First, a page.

A Wall Street veteran who’s bullish on stocks sees one more major leg down, and China’s the reason

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The S&P 500 Index may be coming off its best week since March 9, but long-time bull Art Hogan doesn’t believe the market’s wild swings are safely in the past.

B. Riley FBR’s chief market strategist predicts stocks will retest to their October 29 correction lows, he recently told CNBC.

“We are going to see one more test before we escape back up into bullish territory — probably the middle of November and into December,” he said Friday on CNBC’s “Trading Nation.”

He expected U.S.-China trade tensions, which whipsawed stocks on Friday, will be the overwhelming factor in the next leg down. President Donald Trump is expected to meet Chinese President Xi Jingping at the G20 Summit in Argentina next month, amid conflicting statements from the administration on whether progress had been made between the world’s two largest economies.

“The most difficult headwind for this market to get over is China,” Hogan said, making clear that his case is contingent on how long the trade war lasts — and whether it intensifies.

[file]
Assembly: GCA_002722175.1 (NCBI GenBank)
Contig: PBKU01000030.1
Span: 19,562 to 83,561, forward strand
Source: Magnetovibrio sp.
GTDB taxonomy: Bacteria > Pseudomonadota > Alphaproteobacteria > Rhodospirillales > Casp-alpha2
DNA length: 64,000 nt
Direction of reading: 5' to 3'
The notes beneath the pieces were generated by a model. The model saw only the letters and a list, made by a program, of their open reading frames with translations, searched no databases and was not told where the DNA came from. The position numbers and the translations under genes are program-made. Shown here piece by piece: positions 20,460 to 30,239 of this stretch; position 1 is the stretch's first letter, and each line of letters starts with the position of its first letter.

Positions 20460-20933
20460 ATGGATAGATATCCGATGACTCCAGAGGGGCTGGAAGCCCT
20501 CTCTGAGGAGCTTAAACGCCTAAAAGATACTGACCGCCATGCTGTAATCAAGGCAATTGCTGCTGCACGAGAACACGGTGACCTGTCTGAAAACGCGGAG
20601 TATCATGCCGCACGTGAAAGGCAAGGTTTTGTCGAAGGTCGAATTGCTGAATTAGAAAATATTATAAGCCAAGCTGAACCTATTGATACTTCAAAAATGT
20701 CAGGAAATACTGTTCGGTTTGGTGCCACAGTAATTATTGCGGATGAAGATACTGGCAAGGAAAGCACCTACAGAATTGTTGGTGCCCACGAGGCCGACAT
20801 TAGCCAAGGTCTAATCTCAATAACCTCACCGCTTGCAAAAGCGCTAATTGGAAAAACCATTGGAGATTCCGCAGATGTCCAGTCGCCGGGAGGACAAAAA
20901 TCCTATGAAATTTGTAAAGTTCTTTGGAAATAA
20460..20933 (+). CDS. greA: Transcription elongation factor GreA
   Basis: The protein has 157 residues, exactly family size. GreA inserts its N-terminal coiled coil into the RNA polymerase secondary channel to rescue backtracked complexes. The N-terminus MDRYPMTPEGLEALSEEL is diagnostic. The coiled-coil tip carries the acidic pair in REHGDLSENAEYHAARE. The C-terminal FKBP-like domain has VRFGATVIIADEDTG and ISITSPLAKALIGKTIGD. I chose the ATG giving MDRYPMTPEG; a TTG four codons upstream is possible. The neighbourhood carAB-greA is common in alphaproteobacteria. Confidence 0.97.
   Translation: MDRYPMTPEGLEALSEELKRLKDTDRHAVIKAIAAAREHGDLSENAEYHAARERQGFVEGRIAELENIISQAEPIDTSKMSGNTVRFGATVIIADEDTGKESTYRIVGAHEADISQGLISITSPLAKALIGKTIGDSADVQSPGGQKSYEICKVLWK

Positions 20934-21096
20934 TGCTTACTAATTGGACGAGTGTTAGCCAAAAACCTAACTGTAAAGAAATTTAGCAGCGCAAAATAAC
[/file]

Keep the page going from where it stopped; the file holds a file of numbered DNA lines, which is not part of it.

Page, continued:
“The most important thing is to get some clear and concise constructive news on China,” Hogan added.

Hogan had expected that a deal would be reached around the midterms. But with the key elections set for this Tuesday, Nov. 6, he acknowledges the probability is extremely low.

Yet, Hogan said he’s still in the camp a trade resolution will eventually come. “Any whiff of good news, any whiff of constructive news is actually going to propel this market forward,” the Wall Street veteran said.

If true, that would be welcome news for Wall Street.

The S&P 500 is 7.4 percent away from its all-time intraday high of 2,940.91 hit on Sept. 21. After gaining 2.4 percent in the week ending Nov. 2, it’s now up 1.85 percent so far this year.

For now, Hogan is maintaining his S&P year-end forecast of 3000, which would be a gain of almost 10 percent from current levels. He expected the index to be trading at 3300 by the end of next year.

“If we get into the middle of November and we’re still in this tit for tat or if we get to a point where we increase the number of tariffs we put on Chinese imports, that target has got to come down not only for this year, but for next year as well,” Hogan said.

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